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Political Parties Class 10 Notes Social Science Civics Chapter 6
The Need For Political Parties
Political parties can be considered as one of the most visible institutions in a democracy. Common citizens look at them as synonyms of democracy. They are even more popular than the concept of democracy and the Indian Constitution in areas with less literacy. They are also considered as the representatives of democracy in the remotest parts of the nations.
However, they also invite a lot of criticism. Most people tend to be very critical of political parties. Political parties are blamed for the inefficient functioning of democracy and political life. Parties are identified with social and political divisions today. This raises a huge question about their relevance, efficiency and significance.
Political Parties Class 10 Notes Frequently Asked:
A political party is a group of people who come together to contest elections and hold power in the government. They have similar visions, policies and programmes for the development and welfare of the society and the country collectively.
Different parties have different ideas, goals and visions regarding the development of the country and society. To attain power to rule the nation, parties try to persuade people to agree with their ideologies and support them by voting. Popular support makes them victorious in the elections. This however means that parties reflect fundamental political divisions in society. Political parties involve division and partisanship. A party is recognised by the policies it supports, the sections of societies it identifies with and the interests it upholds.
Class 10 Civics Chapter 6 Notes Frequently Asked:
A political party has three components:
- the leaders,
- the active members and
- the followers
Political Parties Class 10 Notes Pdf Download Functions of a Political Party:
Political parties are very necessary because of the following reasons.
Political parties fill political offices and exercise political power by performing these functions:
1. Parties contest elections. They nominate their candidates who then fight for popular support.
2. Parties put forward different policies and programmes. The voters support the party they identify with the most.
3. Despite the fact that democracy gives recognition and attached significance to each opinion, a large number of similar opinions have to be grouped together to provide a general vision and aspiration based on which governments have to run the nation and formulate policies. A party reduces a vast multitude of opinions into a comprehensive vision and goal. The ruling party decides the course on which the country moves for the duration they are in power.
4. Parties play a decisive role in formulation of laws for a country. Laws might be debated and passed in the legislature. Most of the members belong to a political party, they go by the direction of the party leadership, irrespective of their personal opinions about the laws being formulated.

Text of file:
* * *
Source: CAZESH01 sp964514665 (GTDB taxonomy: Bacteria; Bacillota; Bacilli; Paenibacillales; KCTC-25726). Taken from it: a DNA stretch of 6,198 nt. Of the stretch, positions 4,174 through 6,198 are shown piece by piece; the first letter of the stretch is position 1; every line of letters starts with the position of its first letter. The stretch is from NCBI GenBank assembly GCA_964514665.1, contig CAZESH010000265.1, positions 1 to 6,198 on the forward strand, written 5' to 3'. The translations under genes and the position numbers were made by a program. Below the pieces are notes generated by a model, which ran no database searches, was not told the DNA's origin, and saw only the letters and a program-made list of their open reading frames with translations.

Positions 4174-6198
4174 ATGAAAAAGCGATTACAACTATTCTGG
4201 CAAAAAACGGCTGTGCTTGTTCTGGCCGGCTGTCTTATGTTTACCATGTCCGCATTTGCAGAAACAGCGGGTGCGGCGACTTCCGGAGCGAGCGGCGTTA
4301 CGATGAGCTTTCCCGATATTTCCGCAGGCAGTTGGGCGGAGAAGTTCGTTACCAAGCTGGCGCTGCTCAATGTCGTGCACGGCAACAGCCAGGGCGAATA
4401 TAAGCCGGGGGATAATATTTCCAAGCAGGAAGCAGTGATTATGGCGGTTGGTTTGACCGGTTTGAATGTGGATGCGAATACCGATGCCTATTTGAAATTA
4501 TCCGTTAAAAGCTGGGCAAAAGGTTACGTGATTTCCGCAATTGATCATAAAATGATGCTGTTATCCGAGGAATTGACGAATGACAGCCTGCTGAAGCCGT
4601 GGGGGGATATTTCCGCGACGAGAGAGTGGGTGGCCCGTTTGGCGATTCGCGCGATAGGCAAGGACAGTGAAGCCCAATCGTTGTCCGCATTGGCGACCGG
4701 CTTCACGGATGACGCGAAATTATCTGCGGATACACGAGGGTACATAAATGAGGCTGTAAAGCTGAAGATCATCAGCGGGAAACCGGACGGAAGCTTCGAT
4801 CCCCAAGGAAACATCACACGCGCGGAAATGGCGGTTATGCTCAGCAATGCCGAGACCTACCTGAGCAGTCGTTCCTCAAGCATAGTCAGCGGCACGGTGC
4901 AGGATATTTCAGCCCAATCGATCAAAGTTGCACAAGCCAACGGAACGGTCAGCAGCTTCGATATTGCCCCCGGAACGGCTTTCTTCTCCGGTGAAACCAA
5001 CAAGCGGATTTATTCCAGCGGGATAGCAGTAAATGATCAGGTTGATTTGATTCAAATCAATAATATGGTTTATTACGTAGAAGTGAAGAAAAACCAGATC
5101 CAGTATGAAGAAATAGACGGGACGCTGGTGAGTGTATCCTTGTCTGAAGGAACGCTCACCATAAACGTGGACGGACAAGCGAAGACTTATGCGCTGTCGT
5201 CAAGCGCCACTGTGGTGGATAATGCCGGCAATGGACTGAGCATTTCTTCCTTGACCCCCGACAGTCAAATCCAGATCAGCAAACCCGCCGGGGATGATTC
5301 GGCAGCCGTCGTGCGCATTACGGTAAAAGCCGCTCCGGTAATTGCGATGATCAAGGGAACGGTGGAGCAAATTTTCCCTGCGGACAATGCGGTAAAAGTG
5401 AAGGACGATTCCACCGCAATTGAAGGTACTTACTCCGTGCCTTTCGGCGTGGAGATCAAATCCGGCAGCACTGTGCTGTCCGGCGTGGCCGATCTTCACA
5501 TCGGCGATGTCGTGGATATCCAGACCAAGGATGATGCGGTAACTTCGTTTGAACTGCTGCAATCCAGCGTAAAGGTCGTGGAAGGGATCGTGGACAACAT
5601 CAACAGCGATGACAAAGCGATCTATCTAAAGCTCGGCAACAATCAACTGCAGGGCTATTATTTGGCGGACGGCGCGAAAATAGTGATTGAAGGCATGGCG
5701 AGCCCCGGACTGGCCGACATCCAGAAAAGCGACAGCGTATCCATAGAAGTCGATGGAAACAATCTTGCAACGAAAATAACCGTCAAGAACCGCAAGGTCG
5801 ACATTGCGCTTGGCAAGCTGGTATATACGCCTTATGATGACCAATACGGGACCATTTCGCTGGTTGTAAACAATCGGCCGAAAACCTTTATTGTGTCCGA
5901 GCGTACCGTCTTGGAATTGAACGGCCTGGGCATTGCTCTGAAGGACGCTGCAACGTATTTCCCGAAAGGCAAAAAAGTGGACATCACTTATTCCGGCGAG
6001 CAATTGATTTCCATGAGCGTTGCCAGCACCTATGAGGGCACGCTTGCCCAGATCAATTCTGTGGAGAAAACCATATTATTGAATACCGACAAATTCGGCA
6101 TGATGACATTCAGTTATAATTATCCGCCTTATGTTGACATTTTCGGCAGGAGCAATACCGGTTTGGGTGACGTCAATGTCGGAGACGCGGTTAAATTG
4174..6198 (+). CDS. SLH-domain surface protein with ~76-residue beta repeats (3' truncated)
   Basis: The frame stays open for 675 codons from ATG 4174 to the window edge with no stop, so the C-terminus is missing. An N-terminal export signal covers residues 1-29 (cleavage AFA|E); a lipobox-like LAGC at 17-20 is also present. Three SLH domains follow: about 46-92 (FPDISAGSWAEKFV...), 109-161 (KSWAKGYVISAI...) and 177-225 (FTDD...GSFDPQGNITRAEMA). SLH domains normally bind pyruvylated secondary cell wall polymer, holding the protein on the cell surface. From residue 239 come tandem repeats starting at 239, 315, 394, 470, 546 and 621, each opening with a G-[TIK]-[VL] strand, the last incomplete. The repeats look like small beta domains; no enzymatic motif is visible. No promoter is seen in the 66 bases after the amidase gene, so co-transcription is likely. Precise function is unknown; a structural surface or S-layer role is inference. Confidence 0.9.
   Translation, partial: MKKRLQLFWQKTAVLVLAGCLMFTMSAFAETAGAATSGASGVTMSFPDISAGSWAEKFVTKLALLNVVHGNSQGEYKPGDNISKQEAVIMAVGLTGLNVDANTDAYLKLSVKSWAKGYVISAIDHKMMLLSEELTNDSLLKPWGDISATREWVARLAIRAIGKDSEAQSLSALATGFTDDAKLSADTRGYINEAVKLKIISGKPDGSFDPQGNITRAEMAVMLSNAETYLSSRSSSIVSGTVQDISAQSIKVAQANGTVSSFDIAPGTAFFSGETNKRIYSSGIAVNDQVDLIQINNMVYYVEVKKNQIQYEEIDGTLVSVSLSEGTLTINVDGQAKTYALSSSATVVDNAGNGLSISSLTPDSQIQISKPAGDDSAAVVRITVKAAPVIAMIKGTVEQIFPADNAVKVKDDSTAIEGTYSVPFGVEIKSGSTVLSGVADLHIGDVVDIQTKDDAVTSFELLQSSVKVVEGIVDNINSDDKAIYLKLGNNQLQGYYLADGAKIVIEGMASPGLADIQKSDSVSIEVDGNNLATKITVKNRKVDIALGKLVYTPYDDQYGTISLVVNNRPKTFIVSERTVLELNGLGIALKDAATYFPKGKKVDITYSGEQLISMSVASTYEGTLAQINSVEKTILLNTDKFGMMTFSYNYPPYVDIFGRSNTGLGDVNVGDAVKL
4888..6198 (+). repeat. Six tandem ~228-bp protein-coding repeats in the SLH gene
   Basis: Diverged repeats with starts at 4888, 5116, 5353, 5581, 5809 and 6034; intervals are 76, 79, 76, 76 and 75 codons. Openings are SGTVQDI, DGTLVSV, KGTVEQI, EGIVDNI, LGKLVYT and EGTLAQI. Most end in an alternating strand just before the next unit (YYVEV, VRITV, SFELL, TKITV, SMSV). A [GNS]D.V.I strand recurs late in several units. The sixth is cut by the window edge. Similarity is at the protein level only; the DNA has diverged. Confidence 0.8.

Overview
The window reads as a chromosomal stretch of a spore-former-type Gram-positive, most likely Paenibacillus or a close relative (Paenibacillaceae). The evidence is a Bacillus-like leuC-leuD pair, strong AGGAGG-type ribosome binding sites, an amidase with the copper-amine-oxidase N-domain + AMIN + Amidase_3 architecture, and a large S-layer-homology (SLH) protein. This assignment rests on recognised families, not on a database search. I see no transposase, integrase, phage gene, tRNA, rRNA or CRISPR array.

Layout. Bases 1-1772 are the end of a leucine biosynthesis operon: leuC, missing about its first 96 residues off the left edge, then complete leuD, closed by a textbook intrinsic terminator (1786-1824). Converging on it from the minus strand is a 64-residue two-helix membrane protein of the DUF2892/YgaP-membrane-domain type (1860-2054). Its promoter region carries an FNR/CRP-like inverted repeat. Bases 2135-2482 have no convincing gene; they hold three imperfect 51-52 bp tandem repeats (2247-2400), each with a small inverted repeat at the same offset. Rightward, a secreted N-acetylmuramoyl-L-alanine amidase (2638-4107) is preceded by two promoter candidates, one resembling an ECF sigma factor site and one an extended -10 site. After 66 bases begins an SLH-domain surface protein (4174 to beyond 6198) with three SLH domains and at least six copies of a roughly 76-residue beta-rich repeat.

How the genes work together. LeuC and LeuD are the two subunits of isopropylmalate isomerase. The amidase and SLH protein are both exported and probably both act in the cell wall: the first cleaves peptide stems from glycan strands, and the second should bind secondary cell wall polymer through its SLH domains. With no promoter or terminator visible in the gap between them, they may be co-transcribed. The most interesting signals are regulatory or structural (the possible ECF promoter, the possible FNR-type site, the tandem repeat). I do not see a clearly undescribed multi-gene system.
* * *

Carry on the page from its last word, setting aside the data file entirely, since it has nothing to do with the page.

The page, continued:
5. Parties form and run governments. Big policy decisions are taken by political executives which is also a product of political parties.
6. Parties recruit leaders, train them and then make them ministers to run the government in the way they want.
7. Parties which lose in the elections play the role of opposition to ruling parties. They give a contradicting yet important perspective to the government’s ideology by voicing different views and criticising the government (ruling party) for its failures or wrong policies. Opposition parties also mobilise opposition to the government.
8. Parties shape public opinion. They raise and highlight important events, ideas, approaches and issues which plague the functioning and development of the country. Parties have members and activists spread all over the country.
9. Most pressure groups are the extensions of political parties across different sections of society. Parties launch movements for the resolution of problems faced by various sections of the society. Opinions of the parties essentially affect the opinion of the public.
10. Parties facilitate people, the access to government machinery and welfare schemes.
11. Despite the distrust, it is easier for a citizen to approach a party member than an office or Bureaucrat.
12. Parties have to be responsive to people’s needs and demands.
Class 10 Political Parties Notes Important:
There are different ways of choosing these candidates.
- In the USA, members and supporters of a party choose its candidates.
- In India, top party leaders choose candidates for contesting elections.
Class 10 Civics Ch 6 Notes Example 1.
Mention the function of the political party the following cases depict.
(A) Activists of BJP Mahila Morcha demonstrate against hike in prices of onions and LPG in Visakhapatnam.
Opposition parties criticise the government (ruling party) for its failures or wrong policies.
(B) Minister distributes Rs. one lakh cheque to the families of hooch victims at their houses.
Parties facilitate people, access to government machinery and welfare schemes.
(C) Activists of CPI (M), CPI, OGP and JD (S) take out a rally in Bhubaneswar to protest against POSCO, the Korean steel company for being permitted by the State Government to export iron ore from Orissa to feed steel plants in China and Korea.